One of our objectives in speaking is to connect with our audience members. When we make that connection, they are more apt to listen to what we say and accept our message. You have probably heard many techniques to make that happen. Eye contact is a popular one. There is one method, however, that I rarely hear discussed, and that is pronunciation.
Pronunciation is one of those techniques that works best when the listener isn’t aware of it. If they don’t notice how you say your words, you are doing something right, which means you are not creating a distraction.
How do you feel when someone sings off-key? Personally, I find it hard to enjoy the music. Mispronunciation is like singing off-key. I learned what was perhaps my most valuable pronunciation lesson back at my university radio station. The station offered a short, informal class for those interested in broadcasting. One topic was the correct pronunciation of words and terms we would use on the air. My most valuable lesson? How to pronounce the definite and indefinite articles in English.
For those of us without a strong background in English grammar, the definite article is the word “the.” The indefinite articles are the words “a” and “an.” My radio station, WBAA, in Lafayette, Indiana, taught us a pronunciation guide based on normal, everyday usage.
“The” has two pronunciations, a schwa (ə) and a long “e.” For the sake of clarity, I will spell them “thə” (pronounced like the “a” in about) and “thee” (pronounced like the “e” in need). It is quite common for people who are speaking formally, such as speakers and television reporters, to think that using “thee” is best in most instances. After all, it sounds formal and official—at least to them. But what I learned in class is quite different. They taught us the way people normally talk—the way we, as speakers, want to talk. The rules are:
If the word following the definite article is followed by a consonant, then say “thə.” If it is followed by a vowel sound, use “thee.” Hence, it is “thə” table, “thə” wall and “thee” elevator. The indefinite article is similar. If the following word begins with a consonant, pronounce it “uh.” (“We went to a store.”) If the following word begins with a vowel sound, use the word “an.” (“We saw an elephant.”)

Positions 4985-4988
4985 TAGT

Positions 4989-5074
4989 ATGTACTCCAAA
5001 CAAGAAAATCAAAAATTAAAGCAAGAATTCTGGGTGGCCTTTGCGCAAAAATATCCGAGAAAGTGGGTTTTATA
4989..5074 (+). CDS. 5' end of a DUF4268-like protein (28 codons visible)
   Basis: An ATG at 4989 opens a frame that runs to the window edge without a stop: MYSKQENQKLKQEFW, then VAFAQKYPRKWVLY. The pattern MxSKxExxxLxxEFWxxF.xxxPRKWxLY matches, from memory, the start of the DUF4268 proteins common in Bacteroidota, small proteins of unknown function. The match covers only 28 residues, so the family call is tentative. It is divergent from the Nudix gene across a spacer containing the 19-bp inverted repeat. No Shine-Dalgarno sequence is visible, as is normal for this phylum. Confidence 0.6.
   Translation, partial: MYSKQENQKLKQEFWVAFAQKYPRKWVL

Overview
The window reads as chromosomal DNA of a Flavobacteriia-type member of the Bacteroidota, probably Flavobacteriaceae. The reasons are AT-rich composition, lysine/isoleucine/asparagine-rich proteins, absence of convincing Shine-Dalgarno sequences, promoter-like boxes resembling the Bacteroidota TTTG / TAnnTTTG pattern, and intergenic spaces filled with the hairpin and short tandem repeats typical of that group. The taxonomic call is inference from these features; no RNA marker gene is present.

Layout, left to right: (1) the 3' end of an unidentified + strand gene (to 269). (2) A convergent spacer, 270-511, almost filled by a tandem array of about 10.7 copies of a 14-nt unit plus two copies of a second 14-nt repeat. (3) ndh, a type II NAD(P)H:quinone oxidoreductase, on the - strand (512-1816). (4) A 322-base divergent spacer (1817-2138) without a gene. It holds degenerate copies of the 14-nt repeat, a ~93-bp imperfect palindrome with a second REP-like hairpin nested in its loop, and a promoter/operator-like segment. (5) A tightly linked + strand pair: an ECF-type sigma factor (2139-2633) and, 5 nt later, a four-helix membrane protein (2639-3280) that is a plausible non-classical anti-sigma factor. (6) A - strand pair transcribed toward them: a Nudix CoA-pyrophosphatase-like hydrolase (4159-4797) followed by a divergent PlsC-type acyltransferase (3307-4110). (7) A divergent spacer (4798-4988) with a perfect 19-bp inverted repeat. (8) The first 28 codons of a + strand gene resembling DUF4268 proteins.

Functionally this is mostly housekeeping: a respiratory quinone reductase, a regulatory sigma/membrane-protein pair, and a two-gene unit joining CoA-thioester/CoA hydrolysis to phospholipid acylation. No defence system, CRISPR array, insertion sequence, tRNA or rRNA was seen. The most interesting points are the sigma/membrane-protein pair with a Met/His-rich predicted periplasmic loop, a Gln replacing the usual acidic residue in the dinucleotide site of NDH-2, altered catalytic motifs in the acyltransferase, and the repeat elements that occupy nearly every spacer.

“Mispronunciation is like singing off-key.”
You might be thinking, so now I have to think about the word that is coming up after the word that I am currently saying? No, not at all. Remember, the rule reflects normal usage. We don’t think about consonants and vowels when talking with friends. If we’re speaking in our native language, we just think about what we want to say, and then we say it.
Know Their Names
A second way to watch our pronunciation is when saying the names of people and places. We like hearing our name, and our hometown’s name, pronounced correctly. Years ago, we didn’t have a big problem with people’s names. Here in the United States, everyone had names like Bill, Bob, John, Mary and Jane. There wasn’t a lot of variety. Today, we have many people from other cultures, especially in our Toastmasters clubs.
Recently, Venkata joined my club. Our local pronunciation pattern would normally place the emphasis on the second syllable. VenKAta. When he first joined, that is how many members pronounced it. Others just mumbled it. I talked to him before one meeting, and he introduced himself as VENkata. During the meeting, I asked him how we should pronounce it. Now he hears his name said correctly, and the other members aren’t confused by it.
Besides emphasis, the sounds themselves are important. I live in Nevada. Many people from out of town pronounce it incorrectly. (The first “a” should be pronounced as in the word “flat.”) While it may not be a big deal, believe me, we notice it when people get it right—and especially when they get it wrong. Residents of Oregon feel the same way about their state’s name. (Hint: The last syllable is not pronounced “gone.”) If you aren’t absolutely sure of a pronunciation, ask. People will appreciate it.
One key way to connect with people individually or as a group is to be attentive to what they expect to hear. When we use proper, everyday pronunciation, listeners are more apt to pay attention to what we are saying and have a favorable impression of us and, hopefully, of our message.
To hear Bill Brown's pronunciation tips in audio format, scroll to the top of the article and click the play button under the toolbox icon.
Bill Brown, DTM is a speech delivery coach in Gillette, Wyoming. He is a member of Energy Capital Toastmasters in Gillette. Learn more at www.billbrownspeechcoach.com.